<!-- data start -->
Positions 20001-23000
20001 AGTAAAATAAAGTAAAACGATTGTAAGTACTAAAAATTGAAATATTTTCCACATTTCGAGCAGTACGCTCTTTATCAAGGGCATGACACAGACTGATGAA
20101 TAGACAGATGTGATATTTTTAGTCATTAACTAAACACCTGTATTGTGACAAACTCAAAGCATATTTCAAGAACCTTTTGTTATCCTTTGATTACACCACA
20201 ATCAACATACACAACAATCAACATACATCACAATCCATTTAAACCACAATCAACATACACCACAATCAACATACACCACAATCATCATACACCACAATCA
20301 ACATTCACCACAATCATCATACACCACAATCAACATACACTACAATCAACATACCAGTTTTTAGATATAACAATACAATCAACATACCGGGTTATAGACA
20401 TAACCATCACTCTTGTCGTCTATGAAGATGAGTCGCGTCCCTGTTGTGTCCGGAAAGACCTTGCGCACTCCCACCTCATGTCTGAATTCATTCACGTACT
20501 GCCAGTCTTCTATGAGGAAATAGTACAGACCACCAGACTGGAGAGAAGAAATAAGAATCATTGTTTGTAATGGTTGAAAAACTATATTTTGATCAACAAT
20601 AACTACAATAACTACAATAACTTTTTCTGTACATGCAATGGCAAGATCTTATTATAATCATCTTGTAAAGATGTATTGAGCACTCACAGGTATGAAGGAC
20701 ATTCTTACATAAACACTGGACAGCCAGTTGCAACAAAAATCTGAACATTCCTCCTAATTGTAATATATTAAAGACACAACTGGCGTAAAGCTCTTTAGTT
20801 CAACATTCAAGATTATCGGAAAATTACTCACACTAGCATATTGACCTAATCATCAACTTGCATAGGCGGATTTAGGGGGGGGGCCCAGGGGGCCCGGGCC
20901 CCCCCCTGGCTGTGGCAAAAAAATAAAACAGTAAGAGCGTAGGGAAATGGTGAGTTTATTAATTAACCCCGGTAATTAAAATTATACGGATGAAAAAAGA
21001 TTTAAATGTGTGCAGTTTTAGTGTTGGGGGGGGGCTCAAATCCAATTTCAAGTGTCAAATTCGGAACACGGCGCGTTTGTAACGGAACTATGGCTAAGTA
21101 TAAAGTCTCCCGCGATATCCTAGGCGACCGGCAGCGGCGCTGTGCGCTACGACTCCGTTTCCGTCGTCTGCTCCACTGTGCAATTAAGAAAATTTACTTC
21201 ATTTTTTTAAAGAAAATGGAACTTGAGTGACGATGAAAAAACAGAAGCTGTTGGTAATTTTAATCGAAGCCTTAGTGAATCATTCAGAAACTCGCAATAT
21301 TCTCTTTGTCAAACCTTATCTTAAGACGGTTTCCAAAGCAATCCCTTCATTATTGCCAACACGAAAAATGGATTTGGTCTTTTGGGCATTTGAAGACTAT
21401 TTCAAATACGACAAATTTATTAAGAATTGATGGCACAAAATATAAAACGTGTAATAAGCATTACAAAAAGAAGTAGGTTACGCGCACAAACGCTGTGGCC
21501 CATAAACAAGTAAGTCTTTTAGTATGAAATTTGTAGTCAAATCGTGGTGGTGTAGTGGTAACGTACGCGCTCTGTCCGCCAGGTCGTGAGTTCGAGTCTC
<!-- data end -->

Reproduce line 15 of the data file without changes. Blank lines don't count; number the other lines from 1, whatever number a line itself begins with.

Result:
21301 TCTCTTTGTCAAACCTTATCTTAAGACGGTTTCCAAAGCAATCCCTTCATTATTGCCAACACGAAAAATGGATTTGGTCTTTTGGGCATTTGAAGACTAT